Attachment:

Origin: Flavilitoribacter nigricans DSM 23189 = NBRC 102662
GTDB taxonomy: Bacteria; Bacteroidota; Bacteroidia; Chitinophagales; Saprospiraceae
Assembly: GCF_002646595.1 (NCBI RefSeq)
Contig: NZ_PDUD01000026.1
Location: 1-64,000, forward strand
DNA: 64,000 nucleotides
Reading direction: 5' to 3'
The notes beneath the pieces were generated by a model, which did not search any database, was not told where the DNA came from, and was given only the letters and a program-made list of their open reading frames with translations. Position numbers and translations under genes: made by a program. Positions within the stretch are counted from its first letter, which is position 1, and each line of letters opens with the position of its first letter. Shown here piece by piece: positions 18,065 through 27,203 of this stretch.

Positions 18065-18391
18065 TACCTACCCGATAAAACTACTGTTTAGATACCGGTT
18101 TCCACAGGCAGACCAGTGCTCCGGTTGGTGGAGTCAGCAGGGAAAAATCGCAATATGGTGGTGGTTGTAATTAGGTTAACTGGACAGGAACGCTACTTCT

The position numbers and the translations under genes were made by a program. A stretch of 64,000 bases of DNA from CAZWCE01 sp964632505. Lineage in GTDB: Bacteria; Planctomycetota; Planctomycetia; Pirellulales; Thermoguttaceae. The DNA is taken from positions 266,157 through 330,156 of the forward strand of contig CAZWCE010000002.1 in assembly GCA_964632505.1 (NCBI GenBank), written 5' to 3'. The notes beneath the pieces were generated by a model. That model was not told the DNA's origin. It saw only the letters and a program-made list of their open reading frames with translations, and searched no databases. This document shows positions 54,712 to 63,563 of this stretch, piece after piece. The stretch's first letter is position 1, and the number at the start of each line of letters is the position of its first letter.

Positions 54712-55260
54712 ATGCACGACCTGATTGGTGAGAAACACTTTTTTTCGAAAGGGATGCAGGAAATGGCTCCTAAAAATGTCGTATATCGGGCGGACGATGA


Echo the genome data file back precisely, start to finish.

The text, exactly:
Origin: Flavilitoribacter nigricans DSM 23189 = NBRC 102662
GTDB taxonomy: Bacteria; Bacteroidota; Bacteroidia; Chitinophagales; Saprospiraceae
Assembly: GCF_002646595.1 (NCBI RefSeq)
Contig: NZ_PDUD01000026.1
Location: 1-64,000, forward strand
DNA: 64,000 nucleotides
Reading direction: 5' to 3'
The notes beneath the pieces were generated by a model, which did not search any database, was not told where the DNA came from, and was given only the letters and a program-made list of their open reading frames with translations. Position numbers and translations under genes: made by a program. Positions within the stretch are counted from its first letter, which is position 1, and each line of letters opens with the position of its first letter. Shown here piece by piece: positions 18,065 through 27,203 of this stretch.

Positions 18065-18391
18065 TACCTACCCGATAAAACTACTGTTTAGATACCGGTT
18101 TCCACAGGCAGACCAGTGCTCCGGTTGGTGGAGTCAGCAGGGAAAAATCGCAATATGGTGGTGGTTGTAATTAGGTTAACTGGACAGGAACGCTACTTCT

The position numbers and the translations under genes were made by a program. A stretch of 64,000 bases of DNA from CAZWCE01 sp964632505. Lineage in GTDB: Bacteria; Planctomycetota; Planctomycetia; Pirellulales; Thermoguttaceae. The DNA is taken from positions 266,157 through 330,156 of the forward strand of contig CAZWCE010000002.1 in assembly GCA_964632505.1 (NCBI GenBank), written 5' to 3'. The notes beneath the pieces were generated by a model. That model was not told the DNA's origin. It saw only the letters and a program-made list of their open reading frames with translations, and searched no databases. This document shows positions 54,712 to 63,563 of this stretch, piece after piece. The stretch's first letter is position 1, and the number at the start of each line of letters is the position of its first letter.

Positions 54712-55260
54712 ATGCACGACCTGATTGGTGAGAAACACTTTTTTTCGAAAGGGATGCAGGAAATGGCTCCTAAAAATGTCGTATATCGGGCGGACGATGA